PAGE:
Rick Carlisle didn’t particularly care for the overall joyfulness of the big picture.
Christmas? Good cheer? Happy holidays?
It wasn’t a time to be festive, not after losing a 30-point lead to the Toronto Raptors and absorbing one of the worst losses of the season, and, to be honest, in franchise history. Yes, maybe even worse than losing to the Knicks.
Carlisle made it clear after the Mavericks’ 110-107 loss that being 19-10 overall and 11-3 on the road doesn’t really mean a whole lot to him right now.
“We’re not looking to just be a little better than expected,” he said. “We’re looking to do exceptional things. That’s why this is really disappointing. But we’ll learn from it.”
OK, the coach is not a complete Grinch. He’s thankful at this time of the season for family and friends and all the gifts in his life.
But business is business and in the NBA, you’re only as good as your last game and the Los Angeles Lakers can say the same thing after Denver drop-kicked them later Sunday after the Mavericks blew it in Toronto.
True, the Mavericks have proven through the first two-months-plus of the season that they are a legitimately good team. They have talent. They have chemistry. And they have a good system with good depth. You don’t survive four games without Luka Doncic against four of the top teams in the Eastern Conference and go 2-2 without having a little something working for you.
“We proved we can play,” Kristaps Porzingis said. “We’re a good team, even with Luka being out. We were up 30 against Toronto at their home. We just didn’t finish it. It’s a tough one for us, but we’re a young group. We’ll learn from it.”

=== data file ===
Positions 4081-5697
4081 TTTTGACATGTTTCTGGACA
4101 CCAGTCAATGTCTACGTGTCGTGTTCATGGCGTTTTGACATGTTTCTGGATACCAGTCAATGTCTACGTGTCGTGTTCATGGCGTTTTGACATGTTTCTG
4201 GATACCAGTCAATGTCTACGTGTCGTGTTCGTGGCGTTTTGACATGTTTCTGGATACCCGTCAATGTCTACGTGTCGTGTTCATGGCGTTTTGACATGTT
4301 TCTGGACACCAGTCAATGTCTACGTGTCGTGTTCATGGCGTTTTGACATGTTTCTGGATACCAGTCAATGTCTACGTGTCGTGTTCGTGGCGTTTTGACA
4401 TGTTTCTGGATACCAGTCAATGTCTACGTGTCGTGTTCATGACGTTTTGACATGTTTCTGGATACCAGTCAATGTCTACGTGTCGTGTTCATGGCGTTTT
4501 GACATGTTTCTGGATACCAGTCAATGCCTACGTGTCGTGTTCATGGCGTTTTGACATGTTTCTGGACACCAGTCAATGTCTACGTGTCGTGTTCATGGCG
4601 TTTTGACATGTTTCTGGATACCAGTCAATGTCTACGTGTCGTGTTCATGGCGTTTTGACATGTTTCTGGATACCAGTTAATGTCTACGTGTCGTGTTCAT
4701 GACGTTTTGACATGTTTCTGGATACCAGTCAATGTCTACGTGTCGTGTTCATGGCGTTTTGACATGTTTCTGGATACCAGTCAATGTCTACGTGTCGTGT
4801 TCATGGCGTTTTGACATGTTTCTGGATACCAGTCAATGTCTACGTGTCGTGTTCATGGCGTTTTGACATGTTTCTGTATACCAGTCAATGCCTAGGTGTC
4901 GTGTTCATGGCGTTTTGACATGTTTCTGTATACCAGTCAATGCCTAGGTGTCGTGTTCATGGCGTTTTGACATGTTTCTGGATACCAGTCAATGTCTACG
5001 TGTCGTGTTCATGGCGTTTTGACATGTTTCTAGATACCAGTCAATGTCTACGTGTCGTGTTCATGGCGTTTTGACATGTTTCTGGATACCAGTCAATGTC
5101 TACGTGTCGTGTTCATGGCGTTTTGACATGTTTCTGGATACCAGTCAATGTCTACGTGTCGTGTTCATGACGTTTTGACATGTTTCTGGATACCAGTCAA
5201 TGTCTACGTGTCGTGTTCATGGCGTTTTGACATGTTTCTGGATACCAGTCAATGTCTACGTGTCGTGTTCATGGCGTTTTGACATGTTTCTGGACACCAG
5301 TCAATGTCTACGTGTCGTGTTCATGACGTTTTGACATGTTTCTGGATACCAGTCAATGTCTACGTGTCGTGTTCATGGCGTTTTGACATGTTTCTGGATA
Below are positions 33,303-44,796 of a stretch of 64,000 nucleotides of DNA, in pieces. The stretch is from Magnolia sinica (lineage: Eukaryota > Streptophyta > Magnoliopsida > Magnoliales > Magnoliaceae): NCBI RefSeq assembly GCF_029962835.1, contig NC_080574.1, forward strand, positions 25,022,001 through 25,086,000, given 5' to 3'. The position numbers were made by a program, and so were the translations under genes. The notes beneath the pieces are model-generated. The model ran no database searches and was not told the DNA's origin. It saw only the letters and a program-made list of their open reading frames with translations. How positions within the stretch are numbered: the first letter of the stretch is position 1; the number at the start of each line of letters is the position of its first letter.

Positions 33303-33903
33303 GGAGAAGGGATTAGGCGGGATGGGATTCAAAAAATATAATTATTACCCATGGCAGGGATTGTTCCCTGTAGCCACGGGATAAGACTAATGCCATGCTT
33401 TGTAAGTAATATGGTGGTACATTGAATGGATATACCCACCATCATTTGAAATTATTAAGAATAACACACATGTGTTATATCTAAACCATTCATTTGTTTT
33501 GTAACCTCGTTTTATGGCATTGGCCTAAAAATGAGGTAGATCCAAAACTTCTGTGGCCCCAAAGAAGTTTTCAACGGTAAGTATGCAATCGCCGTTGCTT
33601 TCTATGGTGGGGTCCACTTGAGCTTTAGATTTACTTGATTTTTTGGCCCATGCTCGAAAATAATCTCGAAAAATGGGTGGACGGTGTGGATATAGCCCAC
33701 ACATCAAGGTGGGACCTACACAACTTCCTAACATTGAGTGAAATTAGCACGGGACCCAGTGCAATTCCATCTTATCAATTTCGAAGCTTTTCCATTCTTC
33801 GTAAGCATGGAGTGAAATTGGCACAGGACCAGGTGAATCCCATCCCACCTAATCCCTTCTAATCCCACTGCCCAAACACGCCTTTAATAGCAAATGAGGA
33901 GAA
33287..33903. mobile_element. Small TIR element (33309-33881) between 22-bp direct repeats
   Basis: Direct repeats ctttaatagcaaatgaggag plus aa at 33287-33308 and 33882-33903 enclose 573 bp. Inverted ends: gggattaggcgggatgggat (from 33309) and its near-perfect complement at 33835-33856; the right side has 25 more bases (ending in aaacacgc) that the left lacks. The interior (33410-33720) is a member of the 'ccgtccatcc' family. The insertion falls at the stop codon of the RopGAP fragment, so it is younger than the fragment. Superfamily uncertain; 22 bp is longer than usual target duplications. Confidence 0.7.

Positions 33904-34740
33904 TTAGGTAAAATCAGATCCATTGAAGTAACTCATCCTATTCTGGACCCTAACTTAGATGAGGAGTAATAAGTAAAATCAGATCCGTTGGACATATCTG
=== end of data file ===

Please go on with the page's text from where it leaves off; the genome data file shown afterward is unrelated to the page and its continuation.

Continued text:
At some point after Christmas, Doncic will return. If it’s not Thursday against the Spurs at American Airlines Center, it’ll probably be sometime on the three-game trip that starts Saturday at Golden State.
That will be a Christmas present that Mavericks fans will be quite happy with.
But Porzingis is right. The Mavericks over the last 10 days have shown some things that should have the organization upbeat, in spite of the Toronto takedown.
Their role players are more than just role players. Jalen Brunson has stepped in as the starter at point guard and performed well. Carlisle expected nothing less.
Dorian Finney-Smith, Maxi Kleber and Dwight Powell have proven they are all quality contributors in the rotation of a team winning twice as much as they’re losing.
Tim Hardaway Jr. is streaky, but he’s a good enough shooter to keep defenses honest and on occasion, can carry the offense when Doncic or Porzingis is taking a break.
President of basketball operations Donnie Nelson, proprietor Mark Cuban and Carlisle have done a commendable job of building this roster and making it work. Is it perfect? Of course not. But it stands up well against pretty much everybody else in the NBA.
We’ve heard several times in the last two weeks that Porzingis’ play is precisely why the Mavericks made the trade to get him last year. They felt at the time that the pairing of Porzingis and Doncic would give them a dynamic duo that dovetails together perfectly.
And when Doncic has been out, Porzingis has responded, averaging 22 points, 12.8 rebounds and 2.7 blocks.
Most impressively? He’s averaged a plus-12 in the plus-minus game when he’s on the court. He was a positive in every game except one, when he was a zero against Miami.
And the Mavericks went 3-3 during six East teams, five of whom will be solid playoff teams and possible championship contenders.
That’s the definition of a gamer. He helped hold this thing together during a difficult stretch, largely without Doncic.
For that reason, plus the contributions of more than a handful of role players, the Mavericks have a lot of reasons to feel good about the new year and the immediate future after Christmas.
In spite of what happened in Toronto.